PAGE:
Women are breaking the old ‘taboo’ to talk about period waste and campaign for sustainable feminine hygiene options, writes Ellie O'Byrne.
You use them for between four and eight hours, but after you throw them away, they’re going to stay in the environment for 500 years. Is it time to start shouting about period plastic?
A heightened awareness of the issue of single-use plastics in general has led to conversation opening up in an area that was once hush-hush: Periods. Half the human race has them, and it’s estimated that a woman has up to 450 periods in her lifetime. So how we handle the waste from a visit from Aunty Flo is a global environmental issue.
The products of brand leaders like Tampax, Always, and Lil-lets, who corner an enormous share of the market, as well as supermarket own-brand pads and tampons, are made from up to 90% plastics, containing the equivalent of three plastic bags each, and are non-recyclable: They are destined for landfill, incinerators, or, when flushed, the sea.
Some women even flush plastic disposable applicators; an EU report has found period products are the fifth most common type of waste found on beaches.
In Ireland, at a conservative estimate, 260m single-use period products are used annually. That’s over 700,000 period products dumped each day. Yet most big supermarkets don’t stock a single biodegradable or reusable period product.
Can we look to our sisters across the water to take a page out of the UK’s book? Campaigner Ella Daish, from Cardiff, has declared war on period plastics in 2019 and says she’ll keep campaigning until period plastic is a thing of the past.
She has gathered over 191,000 signatures to a petition to ban period plastic from products entirely, and last year she successfully campaigned for UK branches of Tesco and Sainsbury’s to stock eco-friendly period products including biodegradable, plastic-free pads, and tampons, as well as menstrual cups.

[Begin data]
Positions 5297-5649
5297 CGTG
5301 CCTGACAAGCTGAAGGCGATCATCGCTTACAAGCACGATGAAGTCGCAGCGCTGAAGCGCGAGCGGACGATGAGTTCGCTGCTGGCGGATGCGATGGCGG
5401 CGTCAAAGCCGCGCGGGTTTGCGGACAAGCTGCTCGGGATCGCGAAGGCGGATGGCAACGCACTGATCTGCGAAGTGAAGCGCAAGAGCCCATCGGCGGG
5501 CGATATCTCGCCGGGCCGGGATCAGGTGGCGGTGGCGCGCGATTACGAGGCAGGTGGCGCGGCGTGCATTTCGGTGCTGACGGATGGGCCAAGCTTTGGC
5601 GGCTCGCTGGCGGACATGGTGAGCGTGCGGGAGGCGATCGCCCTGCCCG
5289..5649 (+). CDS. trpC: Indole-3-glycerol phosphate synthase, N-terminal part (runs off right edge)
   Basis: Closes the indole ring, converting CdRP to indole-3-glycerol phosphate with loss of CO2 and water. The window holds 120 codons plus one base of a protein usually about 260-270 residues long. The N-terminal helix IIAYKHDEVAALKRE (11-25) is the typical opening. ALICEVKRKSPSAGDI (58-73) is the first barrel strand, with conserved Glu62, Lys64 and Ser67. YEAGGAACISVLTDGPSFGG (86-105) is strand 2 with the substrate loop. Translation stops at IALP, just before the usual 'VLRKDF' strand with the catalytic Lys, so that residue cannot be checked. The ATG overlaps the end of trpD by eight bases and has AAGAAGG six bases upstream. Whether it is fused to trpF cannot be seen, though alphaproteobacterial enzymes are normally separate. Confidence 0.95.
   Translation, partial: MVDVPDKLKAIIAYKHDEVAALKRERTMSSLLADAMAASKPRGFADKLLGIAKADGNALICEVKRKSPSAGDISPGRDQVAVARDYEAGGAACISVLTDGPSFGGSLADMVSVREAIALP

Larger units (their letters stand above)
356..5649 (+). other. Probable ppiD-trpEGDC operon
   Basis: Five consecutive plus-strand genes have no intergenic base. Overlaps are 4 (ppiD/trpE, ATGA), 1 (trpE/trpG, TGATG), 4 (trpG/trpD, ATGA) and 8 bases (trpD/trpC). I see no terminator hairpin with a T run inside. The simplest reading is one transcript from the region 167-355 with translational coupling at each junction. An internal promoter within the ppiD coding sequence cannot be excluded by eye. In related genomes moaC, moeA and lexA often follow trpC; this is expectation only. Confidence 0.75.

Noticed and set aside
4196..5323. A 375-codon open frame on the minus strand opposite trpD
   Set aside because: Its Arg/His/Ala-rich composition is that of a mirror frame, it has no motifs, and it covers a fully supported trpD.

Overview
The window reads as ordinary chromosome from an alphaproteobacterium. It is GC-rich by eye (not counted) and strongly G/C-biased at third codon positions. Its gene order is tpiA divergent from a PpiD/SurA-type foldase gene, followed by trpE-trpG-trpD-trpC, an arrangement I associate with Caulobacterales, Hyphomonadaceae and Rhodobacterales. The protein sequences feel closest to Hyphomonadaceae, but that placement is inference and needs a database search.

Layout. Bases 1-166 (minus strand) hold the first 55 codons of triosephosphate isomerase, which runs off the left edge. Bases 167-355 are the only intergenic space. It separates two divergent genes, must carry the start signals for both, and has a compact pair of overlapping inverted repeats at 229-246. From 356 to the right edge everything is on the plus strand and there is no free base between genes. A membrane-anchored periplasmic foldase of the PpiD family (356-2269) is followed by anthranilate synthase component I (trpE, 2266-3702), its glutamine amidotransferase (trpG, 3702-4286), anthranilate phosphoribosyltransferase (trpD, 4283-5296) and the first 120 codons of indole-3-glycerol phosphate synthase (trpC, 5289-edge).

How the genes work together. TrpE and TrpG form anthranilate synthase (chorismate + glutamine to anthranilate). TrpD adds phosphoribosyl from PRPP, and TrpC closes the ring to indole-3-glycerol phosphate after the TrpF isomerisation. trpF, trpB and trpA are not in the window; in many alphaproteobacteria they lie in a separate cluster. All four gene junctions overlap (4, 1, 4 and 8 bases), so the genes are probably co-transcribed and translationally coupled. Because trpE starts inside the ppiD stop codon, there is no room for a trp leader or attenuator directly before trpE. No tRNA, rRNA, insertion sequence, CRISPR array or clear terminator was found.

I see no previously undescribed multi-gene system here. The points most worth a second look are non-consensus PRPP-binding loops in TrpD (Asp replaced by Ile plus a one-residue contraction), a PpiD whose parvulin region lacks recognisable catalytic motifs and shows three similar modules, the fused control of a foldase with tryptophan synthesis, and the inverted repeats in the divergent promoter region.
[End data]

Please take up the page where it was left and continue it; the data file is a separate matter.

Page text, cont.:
Now, Ella is arguing for an all-out ban on period plastics, starting with the plastic applicators used by big brands for their tampons.
“I just don’t understand the necessity for plastic applicators at all,” she says. “They get everywhere. I get pictures sent to me on social media of people finding them on beach cleans. They could very easily be replaced with cardboard: Up until the ’70s, they were all cardboard anyway.”
Procter and Gamble, the parent company of feminine hygiene market leaders Tampax and Always, met with Ella and said her concerns would be “taken forward and passed on to more senior managers and the product development and research teams”, while Lil-lets responded to her concerns by pointing out that applicators are optional.
Between 1.5bn and 2bn period products are flushed down UK toilets each year. But while companies focus on educating women not to flush, Ella says the waste all still goes somewhere and that the companies who are producing it will have to change their ways too.
“I think that plastic free periods are going to become more and more mainstream.”
Ella had started cutting back on all single-use plastics when she started thinking about her period waste. “I started my period and after a few days I was really aware of how much plastic waste I was producing and I just thought, ‘why have I never even thought about this before?’”